The Federal Reserve may be forced to raise interest rates at an inopportune time as inflation picks up and the presidential elections loom in November, analyst Peter Boockvar said Thursday.
The Lindsey Group's chief market strategist noted that core inflation — which excludes volatile food and energy prices — rose 1.7 percent in January from a year ago. The read on consumer prices moves the Fed closer to its 2 percent target at a time when the economy still looks sluggish, Boockvar told CNBC's "Squawk Box."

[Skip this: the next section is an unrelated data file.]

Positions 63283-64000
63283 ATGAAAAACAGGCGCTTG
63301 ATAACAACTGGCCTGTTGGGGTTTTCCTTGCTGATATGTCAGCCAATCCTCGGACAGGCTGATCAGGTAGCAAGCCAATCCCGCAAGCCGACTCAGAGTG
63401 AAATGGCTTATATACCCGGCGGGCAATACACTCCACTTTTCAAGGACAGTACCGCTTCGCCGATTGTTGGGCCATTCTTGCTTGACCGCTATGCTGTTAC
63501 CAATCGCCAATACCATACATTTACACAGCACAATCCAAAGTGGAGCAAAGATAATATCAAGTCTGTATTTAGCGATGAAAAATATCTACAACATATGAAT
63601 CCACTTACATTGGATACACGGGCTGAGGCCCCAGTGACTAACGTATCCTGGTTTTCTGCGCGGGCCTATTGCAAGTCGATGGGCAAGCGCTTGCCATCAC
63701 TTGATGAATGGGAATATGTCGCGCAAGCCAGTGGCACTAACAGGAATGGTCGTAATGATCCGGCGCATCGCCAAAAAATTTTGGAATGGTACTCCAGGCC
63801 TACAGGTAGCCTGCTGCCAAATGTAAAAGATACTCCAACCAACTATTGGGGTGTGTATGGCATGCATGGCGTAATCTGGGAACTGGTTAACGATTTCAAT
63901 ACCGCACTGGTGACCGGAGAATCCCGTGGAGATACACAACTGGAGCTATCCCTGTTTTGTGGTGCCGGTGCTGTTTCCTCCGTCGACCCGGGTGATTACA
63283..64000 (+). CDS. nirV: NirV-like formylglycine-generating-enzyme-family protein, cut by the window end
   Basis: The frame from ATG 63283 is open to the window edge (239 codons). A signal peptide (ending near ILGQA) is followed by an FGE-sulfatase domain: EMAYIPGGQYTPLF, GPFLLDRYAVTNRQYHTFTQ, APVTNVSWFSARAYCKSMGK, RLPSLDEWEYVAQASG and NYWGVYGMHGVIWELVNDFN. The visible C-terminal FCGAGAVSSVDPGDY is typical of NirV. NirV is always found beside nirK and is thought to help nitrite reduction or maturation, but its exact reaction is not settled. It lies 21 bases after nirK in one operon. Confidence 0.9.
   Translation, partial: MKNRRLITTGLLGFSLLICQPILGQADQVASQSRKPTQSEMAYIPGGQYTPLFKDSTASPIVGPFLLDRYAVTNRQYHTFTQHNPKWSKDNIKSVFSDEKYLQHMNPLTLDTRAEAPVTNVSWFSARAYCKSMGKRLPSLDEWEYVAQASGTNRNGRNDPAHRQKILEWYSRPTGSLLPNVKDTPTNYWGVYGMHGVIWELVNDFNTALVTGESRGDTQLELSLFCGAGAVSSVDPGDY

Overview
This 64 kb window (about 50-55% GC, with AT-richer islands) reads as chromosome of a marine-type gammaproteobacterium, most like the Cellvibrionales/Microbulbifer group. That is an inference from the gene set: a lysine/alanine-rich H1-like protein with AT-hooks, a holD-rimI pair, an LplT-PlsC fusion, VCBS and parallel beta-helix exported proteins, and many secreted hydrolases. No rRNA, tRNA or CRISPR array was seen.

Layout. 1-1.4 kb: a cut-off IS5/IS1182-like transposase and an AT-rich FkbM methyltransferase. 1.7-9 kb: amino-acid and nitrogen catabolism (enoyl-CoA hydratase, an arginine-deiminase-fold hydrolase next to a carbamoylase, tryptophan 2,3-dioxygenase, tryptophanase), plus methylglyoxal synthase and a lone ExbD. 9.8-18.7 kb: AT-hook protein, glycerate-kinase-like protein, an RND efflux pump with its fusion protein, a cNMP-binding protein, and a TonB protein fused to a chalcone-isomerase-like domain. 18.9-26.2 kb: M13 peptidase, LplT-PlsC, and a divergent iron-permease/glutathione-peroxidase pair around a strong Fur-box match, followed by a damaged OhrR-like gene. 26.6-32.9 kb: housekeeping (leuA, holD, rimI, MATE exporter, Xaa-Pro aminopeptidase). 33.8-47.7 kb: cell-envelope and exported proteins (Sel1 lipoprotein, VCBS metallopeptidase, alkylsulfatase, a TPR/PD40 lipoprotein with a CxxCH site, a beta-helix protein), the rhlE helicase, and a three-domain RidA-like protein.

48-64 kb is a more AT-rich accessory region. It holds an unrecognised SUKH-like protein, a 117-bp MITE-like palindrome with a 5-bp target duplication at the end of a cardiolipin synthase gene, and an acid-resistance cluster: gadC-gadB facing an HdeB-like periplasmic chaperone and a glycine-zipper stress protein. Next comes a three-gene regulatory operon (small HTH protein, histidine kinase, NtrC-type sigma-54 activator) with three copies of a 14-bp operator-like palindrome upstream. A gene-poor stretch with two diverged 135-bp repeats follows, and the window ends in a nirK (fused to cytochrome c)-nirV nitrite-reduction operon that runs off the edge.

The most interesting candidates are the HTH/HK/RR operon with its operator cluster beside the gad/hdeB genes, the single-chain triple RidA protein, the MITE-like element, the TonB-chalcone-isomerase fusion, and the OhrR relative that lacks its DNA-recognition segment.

"The Fed's now being painted into another corner," he said. "We're at their year-end target in terms of the PCE inflation number, and they've been hiding behind that as license to continue to ease, or at least not tighten."
The Fed's policymaking committee meets later this month to decide whether to hold interest rates steady or continue tightening monetary policy following its first rate hike in nearly a decade last December. The move ushered in the end to a historic period of easy money policy.